As we were coming off the Lincoln summit, a girl stopped me and pointed out a mountain goat that was working its way toward us. It was very casual and not in any hurry. In a matter of about a minute, there were at least 6 of us lined up next to each other snapping photos like crazy. The goat kept moving closer, and closer. It seemed to be more curious than afraid. When it got about 10 feet away, it looked a little more determined and kept moving towards us. I was in sort of a football lineman position with one hand on the ground and holding the camera low with the other while I maintained eye contact and fired off shots without the help of looking through the viewfinder. Closer and closer it came until I finally stood up straight when it was 4-5 feet away. This stopped its approach and it backed up a bit. The funny thing was, I had forgotten about all the other people. It turns out they were all in a single file line behind me! It looked like something out of a cartoon with each person’s head poking out at a different angle.
The day started to drag on a little after that, and we made quick work of Bross before the final descent. That descent went on forever! On and on and on we marched down the mountain.
About halfway down, I finally noticed the smoke as it was creating a pyrocumulus. This shot ended up as my Friday Foto for the week.
A final push and we were done.
We definitely made the most of the time we had available.
As my wife was driving home Sunday afternoon, she spotted what appeared to be smoke behind a ridge near our house. It was a very hot day, and there were scattered summer-time clouds around, so it was hard to tell if it was really smoke or just a low-lying cloud. She called 911 to report it, and was told that there hadn’t been any other calls about it.
Malcolm and I loaded up the camera, binoculars, and made a quick stop for fuel before going to check it out. Once we got far enough away from the mountains to see it well, we couldn’t decide for sure whether it was smoke or a cloud. We headed back into the mountains to get a closer look.
We headed in the direction of Indian Creek and Rampart Range Road thinking we’d get a good look at it from there. No dice, so we continued down to the South Platte and towards Deckers. Still couldn’t get a good read on what was going on.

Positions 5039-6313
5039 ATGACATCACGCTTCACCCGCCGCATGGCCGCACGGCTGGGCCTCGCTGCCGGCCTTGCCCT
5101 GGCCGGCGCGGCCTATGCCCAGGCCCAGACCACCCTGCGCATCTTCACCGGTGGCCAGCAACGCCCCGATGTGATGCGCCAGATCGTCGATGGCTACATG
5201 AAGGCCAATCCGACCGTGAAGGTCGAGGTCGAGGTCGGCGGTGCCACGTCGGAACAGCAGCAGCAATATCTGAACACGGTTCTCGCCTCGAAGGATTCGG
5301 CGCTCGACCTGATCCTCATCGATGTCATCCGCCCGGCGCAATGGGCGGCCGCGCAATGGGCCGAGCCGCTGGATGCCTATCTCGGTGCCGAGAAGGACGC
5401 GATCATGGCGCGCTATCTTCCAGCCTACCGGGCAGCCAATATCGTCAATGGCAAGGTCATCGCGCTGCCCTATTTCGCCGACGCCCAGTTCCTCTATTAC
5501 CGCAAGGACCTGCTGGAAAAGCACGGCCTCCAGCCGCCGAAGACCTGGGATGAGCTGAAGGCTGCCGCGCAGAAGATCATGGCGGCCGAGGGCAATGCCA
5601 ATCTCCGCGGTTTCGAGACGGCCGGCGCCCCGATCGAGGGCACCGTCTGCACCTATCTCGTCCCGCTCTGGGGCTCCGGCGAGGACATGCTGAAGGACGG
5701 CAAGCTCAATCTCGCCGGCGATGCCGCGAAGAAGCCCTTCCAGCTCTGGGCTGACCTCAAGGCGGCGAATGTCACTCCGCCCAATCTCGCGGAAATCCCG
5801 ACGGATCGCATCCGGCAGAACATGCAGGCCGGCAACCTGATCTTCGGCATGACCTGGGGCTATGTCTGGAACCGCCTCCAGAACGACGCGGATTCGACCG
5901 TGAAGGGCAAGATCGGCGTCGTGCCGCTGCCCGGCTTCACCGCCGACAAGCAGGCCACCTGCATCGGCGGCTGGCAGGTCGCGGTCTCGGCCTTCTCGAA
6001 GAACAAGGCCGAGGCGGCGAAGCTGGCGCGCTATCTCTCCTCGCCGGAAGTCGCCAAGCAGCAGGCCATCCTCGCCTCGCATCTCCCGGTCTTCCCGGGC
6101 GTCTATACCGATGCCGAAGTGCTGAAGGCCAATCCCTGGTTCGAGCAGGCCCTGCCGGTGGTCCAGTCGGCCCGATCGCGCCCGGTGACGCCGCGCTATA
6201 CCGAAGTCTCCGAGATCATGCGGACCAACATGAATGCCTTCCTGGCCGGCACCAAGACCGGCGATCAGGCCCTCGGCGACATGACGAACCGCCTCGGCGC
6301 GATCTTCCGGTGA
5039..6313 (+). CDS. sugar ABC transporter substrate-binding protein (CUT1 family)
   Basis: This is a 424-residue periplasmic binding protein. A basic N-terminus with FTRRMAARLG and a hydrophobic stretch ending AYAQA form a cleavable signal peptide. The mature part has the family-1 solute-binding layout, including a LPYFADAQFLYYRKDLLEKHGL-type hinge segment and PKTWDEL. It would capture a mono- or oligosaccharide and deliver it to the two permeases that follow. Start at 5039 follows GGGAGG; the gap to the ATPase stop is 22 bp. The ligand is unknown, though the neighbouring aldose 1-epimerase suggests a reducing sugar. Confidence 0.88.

We pressed onward thinking it would be just a couple miles south of Deckers. Nope.
After a while we were traveling through the burned out area from the Hayman Fire in 2002 (Colorado’s largest recorded fire @ 138,000 acres).
We could at least tell that it was smoke now, but didn’t seem to be getting any closer. It was like chasing the end of a rainbow.
We made a stop in Woodland Park to grab some food and pull up a map to see what our options were. We headed west.
It looked like an entire mountain was being consumed.
We got to the closest access point just as the media people were getting set up after over 90 minutes of drive time. My wife had spotted and called on a fire that was over 50 miles and 3 counties away as the crow flies!
Soon after that, the first of the bucket-toting heli’s made an appearance.
For a minute, I thought these pelicans might scoop up some water and help out, too.
Several homes and cabins were being threatened.
At one point, a slurry bomber banked hard and headed right for us. I wondered if it would dump its load where we were standing. Malcolm said, “Prepare to be retarded.” The surroundings were grim, but I gotta say that cracked me up.
We watched for a couple of hours while a total of 4 heavy tankers, a few single-engine tankers, and 3 helicopters did their best to contain the blaze.
While it was sad to see the forest burning, it was neat to have a front-row view of the firefighting operations.